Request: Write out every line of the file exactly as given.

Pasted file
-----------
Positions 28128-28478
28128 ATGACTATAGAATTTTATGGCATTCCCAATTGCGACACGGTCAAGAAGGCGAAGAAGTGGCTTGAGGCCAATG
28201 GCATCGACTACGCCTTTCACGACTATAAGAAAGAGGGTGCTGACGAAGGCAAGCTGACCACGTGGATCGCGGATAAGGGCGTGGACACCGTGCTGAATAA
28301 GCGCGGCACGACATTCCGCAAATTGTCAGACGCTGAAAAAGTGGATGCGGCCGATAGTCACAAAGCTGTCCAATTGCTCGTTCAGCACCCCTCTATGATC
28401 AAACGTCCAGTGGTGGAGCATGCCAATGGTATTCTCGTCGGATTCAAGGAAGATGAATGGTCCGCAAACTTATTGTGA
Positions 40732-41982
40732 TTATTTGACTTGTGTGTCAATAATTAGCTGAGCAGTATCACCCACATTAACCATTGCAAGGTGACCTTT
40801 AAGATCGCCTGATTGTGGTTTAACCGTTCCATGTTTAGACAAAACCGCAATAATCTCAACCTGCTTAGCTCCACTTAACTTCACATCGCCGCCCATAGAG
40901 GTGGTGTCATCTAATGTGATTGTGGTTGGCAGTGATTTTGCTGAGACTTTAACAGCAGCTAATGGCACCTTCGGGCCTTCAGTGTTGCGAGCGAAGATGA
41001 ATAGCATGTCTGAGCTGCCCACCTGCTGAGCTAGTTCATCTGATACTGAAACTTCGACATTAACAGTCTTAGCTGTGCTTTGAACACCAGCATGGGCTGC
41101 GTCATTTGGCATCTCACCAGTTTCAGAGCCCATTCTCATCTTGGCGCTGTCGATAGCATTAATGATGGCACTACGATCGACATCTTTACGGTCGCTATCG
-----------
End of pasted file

Positions 28128-28478
28128 ATGACTATAGAATTTTATGGCATTCCCAATTGCGACACGGTCAAGAAGGCGAAGAAGTGGCTTGAGGCCAATG
28201 GCATCGACTACGCCTTTCACGACTATAAGAAAGAGGGTGCTGACGAAGGCAAGCTGACCACGTGGATCGCGGATAAGGGCGTGGACACCGTGCTGAATAA
28301 GCGCGGCACGACATTCCGCAAATTGTCAGACGCTGAAAAAGTGGATGCGGCCGATAGTCACAAAGCTGTCCAATTGCTCGTTCAGCACCCCTCTATGATC
28401 AAACGTCCAGTGGTGGAGCATGCCAATGGTATTCTCGTCGGATTCAAGGAAGATGAATGGTCCGCAAACTTATTGTGA
Positions 40732-41982
40732 TTATTTGACTTGTGTGTCAATAATTAGCTGAGCAGTATCACCCACATTAACCATTGCAAGGTGACCTTT
40801 AAGATCGCCTGATTGTGGTTTAACCGTTCCATGTTTAGACAAAACCGCAATAATCTCAACCTGCTTAGCTCCACTTAACTTCACATCGCCGCCCATAGAG
40901 GTGGTGTCATCTAATGTGATTGTGGTTGGCAGTGATTTTGCTGAGACTTTAACAGCAGCTAATGGCACCTTCGGGCCTTCAGTGTTGCGAGCGAAGATGA
41001 ATAGCATGTCTGAGCTGCCCACCTGCTGAGCTAGTTCATCTGATACTGAAACTTCGACATTAACAGTCTTAGCTGTGCTTTGAACACCAGCATGGGCTGC
41101 GTCATTTGGCATCTCACCAGTTTCAGAGCCCATTCTCATCTTGGCGCTGTCGATAGCATTAATGATGGCACTACGATCGACATCTTTACGGTCGCTATCG